Several recent articles report that the immune response to the coronavirus responsible for the Covid-19 is very good and that we can therefore be optimistic about the chances of developing resistance to the disease naturally or by vaccination.
The immune system plays a critical role in protecting us from the myriad pathogens that are present in the world in which we live. It is therefore not surprising that the vast majority of viral infections induce the development of protective immunity(1).
The effectiveness and durability of this immune response, however, can vary significantly from one virus to another, and to know the degree of protection against a new virus (as is the case with the coronavirus SARS-Cov-2), it is thus necessary to determine the extent to which the viral agent may enable different parameters of the immune response.
The first important parameter is of course the production of antibodies. These defense proteins produced by B lymphocytes are used to fight the infection, focussing specifically on certain regions (epitopes) of the virus to prevent it from entering cells and reproducing.
The data collected until now in patients who have survived the Covid-19 indicate that the infection has actually led to the production of neutralizing antibodies and that these prevent the entry of the virus by blocking its interaction with the receptor ACE2. The reactivity of some of these antibodies is excellent, and several teams are trying currently to produce in large quantities to treat the infected individuals(2). It also appears that these antibodies are produced even when the infection is mild and does not cause major symptoms : a study conducted by the Pasteur Institute with 160 people working in the hospital, and who showed mild symptoms of the Covid-19 showed the presence of antibodies in almost all (99 %) of these individuals(3). These antibodies are also able to neutralize the virus, suggesting that they may protect patients from another infection in the future if this immune response is sustained.
This duration of response is not yet known, but the results obtained in non-human primates (rhesus macaques) are promising. It has been observed that the infection of monkeys by the SARS-Cov-2 caused a strong immune response, characterized by the presence of several neutralizing antibodies. After to be able to eliminate the virus and cure of the disease (viral pneumonia), the monkeys reexposed to the virus a few weeks later showed a strong resistance to infection, indicating that antibodies generated during the initial infection were always effective(4).
T Lymphocytes in reinforcement
We talk a lot about antibodies, but another class of lymphocyte, the CD4 T-cells (auxiliary) and CD8 (killer), is also absolutely essential for the establishment of immune memory, long-term. These cells have several functions, one of them being to help the clones of B cells, producers of antibodies, to establish a sustainable way to be able to be quickly reactivated in case of future infection by the same infectious agent. The degree of activation of T lymphocytes, therefore, determines in large part if the immune response to a virus may maintain in the time.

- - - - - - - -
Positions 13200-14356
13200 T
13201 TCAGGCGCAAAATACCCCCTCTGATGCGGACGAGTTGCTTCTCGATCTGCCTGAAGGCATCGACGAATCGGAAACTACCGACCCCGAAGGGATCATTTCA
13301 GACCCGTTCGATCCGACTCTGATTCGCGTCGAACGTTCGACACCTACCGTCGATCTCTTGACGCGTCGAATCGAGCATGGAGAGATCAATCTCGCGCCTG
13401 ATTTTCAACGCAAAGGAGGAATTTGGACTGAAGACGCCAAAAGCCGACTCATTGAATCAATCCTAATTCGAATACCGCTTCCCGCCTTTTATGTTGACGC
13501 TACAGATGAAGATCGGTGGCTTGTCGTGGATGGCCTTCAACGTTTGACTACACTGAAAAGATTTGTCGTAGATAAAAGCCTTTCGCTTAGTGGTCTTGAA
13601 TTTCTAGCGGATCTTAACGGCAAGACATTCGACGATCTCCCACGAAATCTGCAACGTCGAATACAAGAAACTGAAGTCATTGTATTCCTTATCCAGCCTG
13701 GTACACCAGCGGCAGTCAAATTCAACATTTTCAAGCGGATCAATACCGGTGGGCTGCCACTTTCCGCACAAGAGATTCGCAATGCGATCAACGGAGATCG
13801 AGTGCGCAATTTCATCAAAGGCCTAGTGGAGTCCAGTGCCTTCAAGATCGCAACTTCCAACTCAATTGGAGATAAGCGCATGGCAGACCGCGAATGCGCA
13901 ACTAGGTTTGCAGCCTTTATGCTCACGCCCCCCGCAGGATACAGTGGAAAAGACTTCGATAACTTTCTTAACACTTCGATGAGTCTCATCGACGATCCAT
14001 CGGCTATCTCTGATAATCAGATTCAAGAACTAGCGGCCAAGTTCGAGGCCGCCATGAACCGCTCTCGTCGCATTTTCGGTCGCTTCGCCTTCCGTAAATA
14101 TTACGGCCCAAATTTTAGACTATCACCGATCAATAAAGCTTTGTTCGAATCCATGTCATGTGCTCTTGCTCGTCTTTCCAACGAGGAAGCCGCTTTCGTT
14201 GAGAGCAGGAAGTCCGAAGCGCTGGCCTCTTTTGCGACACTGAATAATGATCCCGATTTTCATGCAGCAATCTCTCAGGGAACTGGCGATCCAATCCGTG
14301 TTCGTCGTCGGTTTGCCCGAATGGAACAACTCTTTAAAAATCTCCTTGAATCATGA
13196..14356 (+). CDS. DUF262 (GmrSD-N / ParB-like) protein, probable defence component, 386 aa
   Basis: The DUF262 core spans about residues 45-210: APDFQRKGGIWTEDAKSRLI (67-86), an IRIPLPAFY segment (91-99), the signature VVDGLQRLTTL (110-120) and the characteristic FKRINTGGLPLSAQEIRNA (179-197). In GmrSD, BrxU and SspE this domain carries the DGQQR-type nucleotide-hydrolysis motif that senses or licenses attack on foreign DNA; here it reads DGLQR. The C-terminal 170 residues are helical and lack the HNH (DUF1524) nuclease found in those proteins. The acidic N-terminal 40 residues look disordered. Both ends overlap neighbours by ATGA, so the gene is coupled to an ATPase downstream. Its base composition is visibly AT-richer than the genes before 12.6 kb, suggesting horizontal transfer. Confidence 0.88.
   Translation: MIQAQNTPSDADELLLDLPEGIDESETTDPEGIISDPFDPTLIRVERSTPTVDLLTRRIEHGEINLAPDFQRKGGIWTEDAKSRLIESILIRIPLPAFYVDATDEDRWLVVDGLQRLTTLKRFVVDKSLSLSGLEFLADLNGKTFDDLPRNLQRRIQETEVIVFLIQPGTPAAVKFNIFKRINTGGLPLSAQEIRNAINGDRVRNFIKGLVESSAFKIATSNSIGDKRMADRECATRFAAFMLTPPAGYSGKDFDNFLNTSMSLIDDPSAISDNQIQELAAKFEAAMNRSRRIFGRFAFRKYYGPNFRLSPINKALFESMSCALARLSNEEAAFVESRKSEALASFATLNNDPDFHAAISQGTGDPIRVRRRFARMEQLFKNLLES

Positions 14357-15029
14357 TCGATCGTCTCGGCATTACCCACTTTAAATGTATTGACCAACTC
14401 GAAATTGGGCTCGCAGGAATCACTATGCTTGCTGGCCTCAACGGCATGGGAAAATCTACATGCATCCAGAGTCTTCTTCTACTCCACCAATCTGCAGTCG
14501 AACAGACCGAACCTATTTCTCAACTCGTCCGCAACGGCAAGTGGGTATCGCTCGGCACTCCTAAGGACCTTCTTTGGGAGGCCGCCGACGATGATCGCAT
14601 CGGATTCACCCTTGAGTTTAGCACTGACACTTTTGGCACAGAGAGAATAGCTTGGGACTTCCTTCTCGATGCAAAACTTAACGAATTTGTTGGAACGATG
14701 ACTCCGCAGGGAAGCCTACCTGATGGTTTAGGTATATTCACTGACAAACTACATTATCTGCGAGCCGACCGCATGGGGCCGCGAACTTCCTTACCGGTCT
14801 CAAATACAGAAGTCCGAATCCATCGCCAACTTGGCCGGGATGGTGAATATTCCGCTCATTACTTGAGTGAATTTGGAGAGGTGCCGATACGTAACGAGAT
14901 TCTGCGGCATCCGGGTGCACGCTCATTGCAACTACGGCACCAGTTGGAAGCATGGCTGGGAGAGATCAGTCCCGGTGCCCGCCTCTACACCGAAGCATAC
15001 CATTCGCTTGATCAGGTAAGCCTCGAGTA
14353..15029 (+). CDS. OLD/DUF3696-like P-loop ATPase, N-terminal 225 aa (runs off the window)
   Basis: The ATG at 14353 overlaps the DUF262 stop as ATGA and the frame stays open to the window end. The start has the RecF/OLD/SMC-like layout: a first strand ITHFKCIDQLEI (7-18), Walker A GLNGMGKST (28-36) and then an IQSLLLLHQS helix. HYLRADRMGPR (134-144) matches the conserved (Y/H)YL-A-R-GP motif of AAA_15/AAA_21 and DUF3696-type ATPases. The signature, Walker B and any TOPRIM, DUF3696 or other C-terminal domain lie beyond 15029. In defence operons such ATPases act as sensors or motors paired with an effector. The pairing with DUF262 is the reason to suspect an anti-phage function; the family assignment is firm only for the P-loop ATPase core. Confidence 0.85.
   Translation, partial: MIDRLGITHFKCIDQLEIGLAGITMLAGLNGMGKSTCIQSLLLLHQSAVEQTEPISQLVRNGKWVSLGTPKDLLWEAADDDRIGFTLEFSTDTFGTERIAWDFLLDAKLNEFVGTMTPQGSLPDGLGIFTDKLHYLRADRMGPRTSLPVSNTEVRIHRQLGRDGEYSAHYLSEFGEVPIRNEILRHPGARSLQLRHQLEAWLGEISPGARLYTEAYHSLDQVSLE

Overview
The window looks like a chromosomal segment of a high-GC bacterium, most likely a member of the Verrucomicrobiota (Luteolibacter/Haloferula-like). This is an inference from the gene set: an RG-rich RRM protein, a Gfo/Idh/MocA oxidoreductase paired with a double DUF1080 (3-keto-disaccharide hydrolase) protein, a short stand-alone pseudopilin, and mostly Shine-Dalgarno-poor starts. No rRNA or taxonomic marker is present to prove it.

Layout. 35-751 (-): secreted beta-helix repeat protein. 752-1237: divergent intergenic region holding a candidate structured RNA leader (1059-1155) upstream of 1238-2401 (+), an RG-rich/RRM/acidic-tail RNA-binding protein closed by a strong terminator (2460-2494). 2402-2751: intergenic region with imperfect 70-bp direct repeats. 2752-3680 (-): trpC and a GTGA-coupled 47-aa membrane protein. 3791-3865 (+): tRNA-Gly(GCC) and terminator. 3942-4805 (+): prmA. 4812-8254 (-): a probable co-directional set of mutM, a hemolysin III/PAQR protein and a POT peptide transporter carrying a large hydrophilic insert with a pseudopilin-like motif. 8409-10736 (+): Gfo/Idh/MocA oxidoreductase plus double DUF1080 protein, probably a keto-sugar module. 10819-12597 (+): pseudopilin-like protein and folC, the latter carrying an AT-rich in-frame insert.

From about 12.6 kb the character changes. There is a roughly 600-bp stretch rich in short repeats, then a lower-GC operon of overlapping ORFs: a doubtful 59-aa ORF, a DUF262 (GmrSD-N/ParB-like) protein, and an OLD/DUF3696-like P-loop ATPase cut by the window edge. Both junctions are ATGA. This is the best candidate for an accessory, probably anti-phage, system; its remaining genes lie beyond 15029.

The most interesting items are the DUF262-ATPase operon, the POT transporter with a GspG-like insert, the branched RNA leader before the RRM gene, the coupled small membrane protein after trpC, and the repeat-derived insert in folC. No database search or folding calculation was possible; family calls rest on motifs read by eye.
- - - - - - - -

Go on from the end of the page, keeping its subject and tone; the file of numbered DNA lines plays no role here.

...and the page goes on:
The good news is that it seems that this is the case for the coronavirus current : researchers in the us have shown that people who had been affected by the Covid-19 produced more CD4 cells recognizing the protein in the peak external of the SARS-CoV-2, indicating an adequate immune response in the face of the virus(5). This T-cell activation bodes very well for the production of a vaccine against the Covid-19, since these cells accelerate strongly the production of antibodies essential to the effectiveness of the immunization.
The researchers also found that 30 % to 50 % of the population that has not been infected by the SARS-CoV-2 occur in spite of all of the T lymphocytes against the virus. This immune response cross would probably be due to previous infections by other coronaviruses, including those responsible for colds benin, given that these viruses have some similar proteins in coronavirus current. It would seem, therefore, that a significant portion of the population can fight against the SARS-CoV-2 thanks to this residual immunity from colds previous : even without antibodies, killer T-cells eliminate cells— are infected and can therefore control the infection.
Overall, it therefore appears that the immune response to the coronavirus that is fast, robust, and involves all the cellular systems needed to obtain optimal immunity. Therefore, it is appropriate to be optimistic on the development of natural immunity in the long term against this virus and, by extension, on the potential to develop a vaccine effective against the Covid-19.
- (1) Sallusto F et al. From vaccines to memory and back. Immunity 2010; 33: 451-463.
- (2) Wu Y et al. A noncompeting pair of human neutralizing antibodies block COVID-19 virus binding to its receptor ACE2. Science, published on may 13, 2020.
- (3) Fafi-Kremer S, et al. Serologic responses to SARS-CoV-2 infection among hospital staff with mild disease in eastern France. medRxiv, published on 22 may 2020.
- (4) Chandrashekar A and al. SARS-CoV-2 infection protects against rechallenge in rhesus macaques. Science, published on may 20, 2020.
- (5) Grifoni A et al. Targets of T cell responses to SARS-CoV-2 coronavirus in humans with COVID-19 disease and unexposed individuals. Cell, published may 20, 2020.